Then you can just use something like diff to compare the files

This is for linux :D

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I've used MD5 hashes and diff to compare trees in the past. It's slow but will find changed files in cases where the dates are not reliable. It's also portable so you can transfer the index instead of comparing files via the network.

find /path/to/check -type f | xargs md5sum > after.txt

diff before.txt after.txt > diffs.txt
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Good answer, but I would avoid the md5 on a file system of the size under discussion here. – DaveParillo Sep 30 '09 at 23:57
For someone attempting to do something similar on a Windows Machine (2008/Vista and above) you can use the following command: forfiles /P C:\Your\Path\Here /s /C "cmd /c rhash --simple @file" > C:\OutputOfHashes.txt forfiles is a built in command as of 2008/Vista. Simply replace the rhash (open source hash generation utility) command with a hasher of your choice. – aolszowka Jul 12 '13 at 15:37
Perhaps a tool that can cache the hashes would be a solution. Something like GIT will recompute only the hashes of changed files. I wonder if you could use it's hash store as your comparison source... (Git uses SHA1 vs MD5 so the initial computation would be higher but the upkeep would be lower due to the caching features.) – Chris Nava Jul 12 '13 at 19:08

You could just use the command prompt to dump the listing:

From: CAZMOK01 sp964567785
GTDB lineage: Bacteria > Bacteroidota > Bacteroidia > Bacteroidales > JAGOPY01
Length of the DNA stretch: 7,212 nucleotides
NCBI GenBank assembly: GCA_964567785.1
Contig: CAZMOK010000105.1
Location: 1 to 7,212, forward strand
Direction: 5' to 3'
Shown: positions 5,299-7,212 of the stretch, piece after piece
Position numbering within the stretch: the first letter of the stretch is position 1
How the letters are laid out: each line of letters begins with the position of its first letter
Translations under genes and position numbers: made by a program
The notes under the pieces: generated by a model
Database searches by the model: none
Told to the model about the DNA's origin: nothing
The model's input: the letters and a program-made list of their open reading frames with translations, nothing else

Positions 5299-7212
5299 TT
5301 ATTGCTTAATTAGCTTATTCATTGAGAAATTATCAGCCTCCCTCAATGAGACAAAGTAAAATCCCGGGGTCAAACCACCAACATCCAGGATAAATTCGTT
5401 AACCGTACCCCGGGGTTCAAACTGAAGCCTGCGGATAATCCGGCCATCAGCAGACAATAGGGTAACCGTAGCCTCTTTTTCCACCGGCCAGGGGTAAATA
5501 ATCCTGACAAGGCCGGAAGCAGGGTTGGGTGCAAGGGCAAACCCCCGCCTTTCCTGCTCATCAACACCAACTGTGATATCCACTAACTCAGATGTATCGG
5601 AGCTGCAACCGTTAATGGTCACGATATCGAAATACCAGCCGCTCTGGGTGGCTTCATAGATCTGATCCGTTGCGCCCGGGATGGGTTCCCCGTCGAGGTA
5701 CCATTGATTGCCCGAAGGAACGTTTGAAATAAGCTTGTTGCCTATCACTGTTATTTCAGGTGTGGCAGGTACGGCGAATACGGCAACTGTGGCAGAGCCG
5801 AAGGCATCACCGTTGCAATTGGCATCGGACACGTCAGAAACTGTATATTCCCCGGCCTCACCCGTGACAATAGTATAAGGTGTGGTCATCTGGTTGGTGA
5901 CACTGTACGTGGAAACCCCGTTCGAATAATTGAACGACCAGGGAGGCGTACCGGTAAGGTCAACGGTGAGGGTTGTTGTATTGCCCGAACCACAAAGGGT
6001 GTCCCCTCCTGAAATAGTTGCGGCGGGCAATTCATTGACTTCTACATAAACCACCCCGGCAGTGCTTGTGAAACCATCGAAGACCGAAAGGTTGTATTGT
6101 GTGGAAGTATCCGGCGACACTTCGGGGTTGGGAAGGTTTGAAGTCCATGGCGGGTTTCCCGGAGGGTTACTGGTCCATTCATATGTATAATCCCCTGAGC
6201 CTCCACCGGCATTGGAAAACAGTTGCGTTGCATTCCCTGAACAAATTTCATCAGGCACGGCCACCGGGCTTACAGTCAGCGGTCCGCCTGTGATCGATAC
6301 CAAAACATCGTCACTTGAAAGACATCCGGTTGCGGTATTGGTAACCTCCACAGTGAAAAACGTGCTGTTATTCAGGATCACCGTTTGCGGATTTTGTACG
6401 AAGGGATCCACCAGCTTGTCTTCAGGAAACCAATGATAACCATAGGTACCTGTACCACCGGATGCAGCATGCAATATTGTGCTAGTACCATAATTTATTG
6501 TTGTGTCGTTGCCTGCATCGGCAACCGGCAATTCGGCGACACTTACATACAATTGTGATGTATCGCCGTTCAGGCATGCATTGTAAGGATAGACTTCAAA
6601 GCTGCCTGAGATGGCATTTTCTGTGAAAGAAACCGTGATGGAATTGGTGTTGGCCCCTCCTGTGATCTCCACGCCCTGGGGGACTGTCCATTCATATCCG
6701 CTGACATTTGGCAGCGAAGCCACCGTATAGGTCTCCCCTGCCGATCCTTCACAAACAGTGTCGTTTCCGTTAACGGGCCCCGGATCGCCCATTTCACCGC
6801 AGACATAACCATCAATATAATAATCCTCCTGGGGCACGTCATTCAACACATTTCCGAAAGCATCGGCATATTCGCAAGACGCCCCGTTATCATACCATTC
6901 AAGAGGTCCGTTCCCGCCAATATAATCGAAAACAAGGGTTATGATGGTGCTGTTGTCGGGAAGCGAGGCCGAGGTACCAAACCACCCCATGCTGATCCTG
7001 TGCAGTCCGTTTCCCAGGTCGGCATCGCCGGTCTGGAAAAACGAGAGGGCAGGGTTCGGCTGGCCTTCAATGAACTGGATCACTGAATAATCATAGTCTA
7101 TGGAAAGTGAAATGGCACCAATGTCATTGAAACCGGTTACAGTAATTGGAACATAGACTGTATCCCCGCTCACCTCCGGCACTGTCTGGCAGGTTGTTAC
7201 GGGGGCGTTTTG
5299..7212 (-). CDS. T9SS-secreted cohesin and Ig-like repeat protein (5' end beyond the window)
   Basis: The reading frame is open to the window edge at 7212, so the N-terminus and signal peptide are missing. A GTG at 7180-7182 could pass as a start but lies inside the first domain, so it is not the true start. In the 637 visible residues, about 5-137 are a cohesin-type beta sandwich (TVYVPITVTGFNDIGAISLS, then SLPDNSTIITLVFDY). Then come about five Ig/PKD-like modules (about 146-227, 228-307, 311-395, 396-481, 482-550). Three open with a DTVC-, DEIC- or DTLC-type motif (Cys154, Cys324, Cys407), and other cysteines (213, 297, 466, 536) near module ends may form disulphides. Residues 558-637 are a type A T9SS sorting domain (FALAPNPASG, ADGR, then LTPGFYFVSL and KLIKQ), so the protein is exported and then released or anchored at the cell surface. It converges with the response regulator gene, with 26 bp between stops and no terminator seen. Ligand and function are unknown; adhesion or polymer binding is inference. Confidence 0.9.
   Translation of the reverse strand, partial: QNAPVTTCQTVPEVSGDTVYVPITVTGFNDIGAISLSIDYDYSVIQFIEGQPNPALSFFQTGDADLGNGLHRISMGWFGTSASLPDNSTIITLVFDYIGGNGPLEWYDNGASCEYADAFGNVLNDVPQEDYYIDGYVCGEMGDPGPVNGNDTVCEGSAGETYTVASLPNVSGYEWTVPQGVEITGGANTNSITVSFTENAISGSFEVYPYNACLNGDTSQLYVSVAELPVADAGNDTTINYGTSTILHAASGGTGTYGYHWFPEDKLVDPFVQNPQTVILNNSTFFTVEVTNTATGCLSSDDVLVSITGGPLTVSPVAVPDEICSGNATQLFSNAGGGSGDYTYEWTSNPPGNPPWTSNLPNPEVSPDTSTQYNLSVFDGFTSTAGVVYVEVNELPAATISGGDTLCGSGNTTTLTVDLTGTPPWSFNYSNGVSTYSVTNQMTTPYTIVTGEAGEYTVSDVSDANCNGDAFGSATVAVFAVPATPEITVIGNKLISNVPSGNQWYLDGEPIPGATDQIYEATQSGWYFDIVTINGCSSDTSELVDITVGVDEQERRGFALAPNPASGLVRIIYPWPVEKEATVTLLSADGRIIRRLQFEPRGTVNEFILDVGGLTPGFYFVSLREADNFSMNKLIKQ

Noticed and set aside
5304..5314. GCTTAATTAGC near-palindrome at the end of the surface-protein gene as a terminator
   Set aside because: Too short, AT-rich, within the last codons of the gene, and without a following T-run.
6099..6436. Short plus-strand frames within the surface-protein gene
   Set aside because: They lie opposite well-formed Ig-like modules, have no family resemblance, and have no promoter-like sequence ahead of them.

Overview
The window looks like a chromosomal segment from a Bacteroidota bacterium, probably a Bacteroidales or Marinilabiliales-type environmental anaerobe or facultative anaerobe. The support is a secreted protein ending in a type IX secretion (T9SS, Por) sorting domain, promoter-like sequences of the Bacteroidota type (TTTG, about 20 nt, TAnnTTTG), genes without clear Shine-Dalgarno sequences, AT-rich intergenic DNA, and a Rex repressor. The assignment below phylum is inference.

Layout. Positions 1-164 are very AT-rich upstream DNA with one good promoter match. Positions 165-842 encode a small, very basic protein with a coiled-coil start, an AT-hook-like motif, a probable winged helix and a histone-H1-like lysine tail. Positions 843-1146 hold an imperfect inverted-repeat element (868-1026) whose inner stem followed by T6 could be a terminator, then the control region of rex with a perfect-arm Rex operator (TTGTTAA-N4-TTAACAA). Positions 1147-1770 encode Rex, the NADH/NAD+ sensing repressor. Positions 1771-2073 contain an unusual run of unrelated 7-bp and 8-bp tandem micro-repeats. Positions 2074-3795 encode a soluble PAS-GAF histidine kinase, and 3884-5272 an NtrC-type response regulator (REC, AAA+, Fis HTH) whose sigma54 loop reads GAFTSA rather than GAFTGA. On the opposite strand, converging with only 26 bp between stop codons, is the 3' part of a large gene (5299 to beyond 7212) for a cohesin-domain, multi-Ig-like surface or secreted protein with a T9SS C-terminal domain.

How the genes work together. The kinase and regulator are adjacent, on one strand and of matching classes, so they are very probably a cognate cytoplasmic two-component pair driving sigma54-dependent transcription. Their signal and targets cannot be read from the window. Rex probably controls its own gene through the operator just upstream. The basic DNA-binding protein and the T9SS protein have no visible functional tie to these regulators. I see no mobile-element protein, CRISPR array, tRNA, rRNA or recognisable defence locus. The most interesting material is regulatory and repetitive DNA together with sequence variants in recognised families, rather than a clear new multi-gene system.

DIR /S >Listing1.txt

(you can fine tune the options if you want, but this basic syntax is probably good enough)

To compare the two listings use any file comparison tool, like WinDiff, or CompareIt etc. WikiPedia has a list of such tools here:

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<sarcasm>Great trick</sarcasm>, if you tell me how to compare the resulting 2x 10GB files in a file comparison tool! A tool storing info into a database could help me but this doesn't sorry. – jdehaan Sep 30 '09 at 10:09
Sorry it sounds maybe a bit rude, after I reread myself. It wasn't meant so. This can maybe still help others with a smaller amount of data without installing any additional software on the system. – jdehaan Sep 30 '09 at 11:17
No problem. I didn't realize that your listings are that huge, and you are right that in this case my suggestion is not suitable. I thought it was mentioning this method as sometimes people get too carried away trying to find the best tool, forgetting about the simple ways of doing things. But as you said, in your case that's not a solution and you will need some other tool. – ssollinger Sep 30 '09 at 19:39

One week ago take first snapshot:

rsync --archive /the/source/ /var/snapshot1/

Now take second snapshot:

rsync --archive /the/source/ /var/snapshot2/

And compare them:

rsync --archive --list-only /var/snapshot1/ /var/snapshot2/
share|improve this answer
I like this answer, because: 1. rsync compares on file name, size and timestamp (just as the OP wants) and 2. It works on both Windows and Linux (and even on Windows drives cifs-mounted on Linux). – agtoever Oct 14 '14 at 20:42

I did this in Total Commander, using the synchronise directory feature. 1.2TB data across two drives.

share|improve this answer